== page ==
Plastic attack

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By Niki Bezzant

Vegetables are so hot right now.  

And it’s not just because, we’re told, one in ten kiwis is now always or mostly eating a vegetarian diet 

That’s according to a recent Colmar Brunton report, Better Futures 

That shift to plant-only eating, the report says, is a sign of an increasing commitment towards sustainable living.  

What else are we doing? Ditching plastic bags in favour of re-usable bags (8 out of ten of us does this now). It’s fair to say the latter behaviour has been driven heavily by the upcoming ban on single-use plastic bags, and the phasing out of plastic bags in the main supermarket chains. We’ve been forced into action.  

Plastic bags are the tip, really, of the sustainability iceberg. And the supermarket is the ocean, surely, where that iceberg sits.  

Forgive the laboured metaphor, but I’m trying to highlight that the next thing we’re going to have to deal with, I reckon, is the vast amount of plastic packaging that encases the food we buy.  

Since consumers can’t currently recycle our soft plastics, this has really been highlighted to me. I used to stockpile my plastic until I had a bag full to return to the supermarket; now I am forced to throw it out, to go to landfill. There’s a lot of it – and I am actively trying to minimise it! It is amazing to me how tricky it is to buy food – or anything – in the supermarket without plastic packaging encasing it.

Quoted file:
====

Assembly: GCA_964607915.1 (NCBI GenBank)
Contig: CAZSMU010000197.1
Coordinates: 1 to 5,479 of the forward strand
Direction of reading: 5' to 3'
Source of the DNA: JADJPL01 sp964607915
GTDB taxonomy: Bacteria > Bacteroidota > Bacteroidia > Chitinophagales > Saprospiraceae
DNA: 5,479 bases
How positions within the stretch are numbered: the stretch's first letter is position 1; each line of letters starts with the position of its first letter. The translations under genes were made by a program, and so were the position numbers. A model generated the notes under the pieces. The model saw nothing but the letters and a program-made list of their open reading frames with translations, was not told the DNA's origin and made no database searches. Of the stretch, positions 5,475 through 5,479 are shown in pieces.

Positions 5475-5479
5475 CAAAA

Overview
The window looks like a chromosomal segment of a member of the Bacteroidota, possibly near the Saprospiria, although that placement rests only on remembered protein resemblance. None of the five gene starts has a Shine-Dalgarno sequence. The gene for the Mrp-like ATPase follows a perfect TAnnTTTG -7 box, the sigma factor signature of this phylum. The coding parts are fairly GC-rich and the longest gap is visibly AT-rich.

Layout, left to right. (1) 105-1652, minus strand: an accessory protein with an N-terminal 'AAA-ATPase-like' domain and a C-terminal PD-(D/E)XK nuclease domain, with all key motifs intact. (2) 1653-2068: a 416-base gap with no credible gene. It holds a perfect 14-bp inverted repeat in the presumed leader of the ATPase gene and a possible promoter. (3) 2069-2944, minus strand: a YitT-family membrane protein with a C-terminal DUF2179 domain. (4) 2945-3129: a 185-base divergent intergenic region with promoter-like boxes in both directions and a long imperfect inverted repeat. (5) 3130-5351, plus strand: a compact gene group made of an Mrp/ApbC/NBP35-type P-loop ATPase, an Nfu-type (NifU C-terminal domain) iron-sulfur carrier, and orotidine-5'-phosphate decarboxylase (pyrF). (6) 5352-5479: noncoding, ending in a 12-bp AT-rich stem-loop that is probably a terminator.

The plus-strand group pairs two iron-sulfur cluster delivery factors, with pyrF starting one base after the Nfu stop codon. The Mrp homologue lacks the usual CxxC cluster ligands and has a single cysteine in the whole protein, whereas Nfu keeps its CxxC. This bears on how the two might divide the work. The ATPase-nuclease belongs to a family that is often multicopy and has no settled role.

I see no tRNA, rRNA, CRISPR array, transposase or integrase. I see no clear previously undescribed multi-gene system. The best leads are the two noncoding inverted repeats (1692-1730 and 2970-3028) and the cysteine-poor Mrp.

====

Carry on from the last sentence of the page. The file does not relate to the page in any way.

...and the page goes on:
But wait a minute: the only part of the supermarket where this isn’t the case is the produce section. Here at least, it’s still possible to buy ‘naked’ food, and making those vegetables more naked is super-hot.  

In fact that’s the basis of one campaign in south island New World supermarkets. In January the NZ Herald reported that sales of some vegetables soared by up to 300 per cent following moves by some of its supermarkets to ditch plastic packaging. 

In a project labelled ‘food in the nude’, pioneered by the New World store at Bishopdale in Christchurch,  abandoning plastic wrapping for almost all of their fruit and vegetables has led to stunning sales figures. Spring onions, silver beet and radishes have all shown increases of around 300 per cent. It’s a win-win: the food that’s best for us is also the least packaged.  

While it’s by no means a simple equation – the lack of packaging must be balanced with food waste, we’re told, as in the case of delicate produce like cucumbers – there’s no doubt Kiwi shoppers want to buy food with less plastic.  

This is good news for produce that’s typically and traditionally sold without plastic. Potatoes, for example, are bought loose, very often. Yes, this is tricky if you want to brand your potatoes and extoll their virtues to shoppers. But all hail the cardboard box: another traditional packaging method that’s recyclable and sustainable. I will consciously buy spuds in a box over spuds in a plastic bag. And I bet I’m not the only one.  

If you’re a producer or grower of food and you currently use plastic packaging, I am sure you’re probably already exploring alternatives. The writing is on the wall on this, we can all see.  

* Niki Bezzant is a food and nutrition writer and speakerFollow Niki @nikibezzant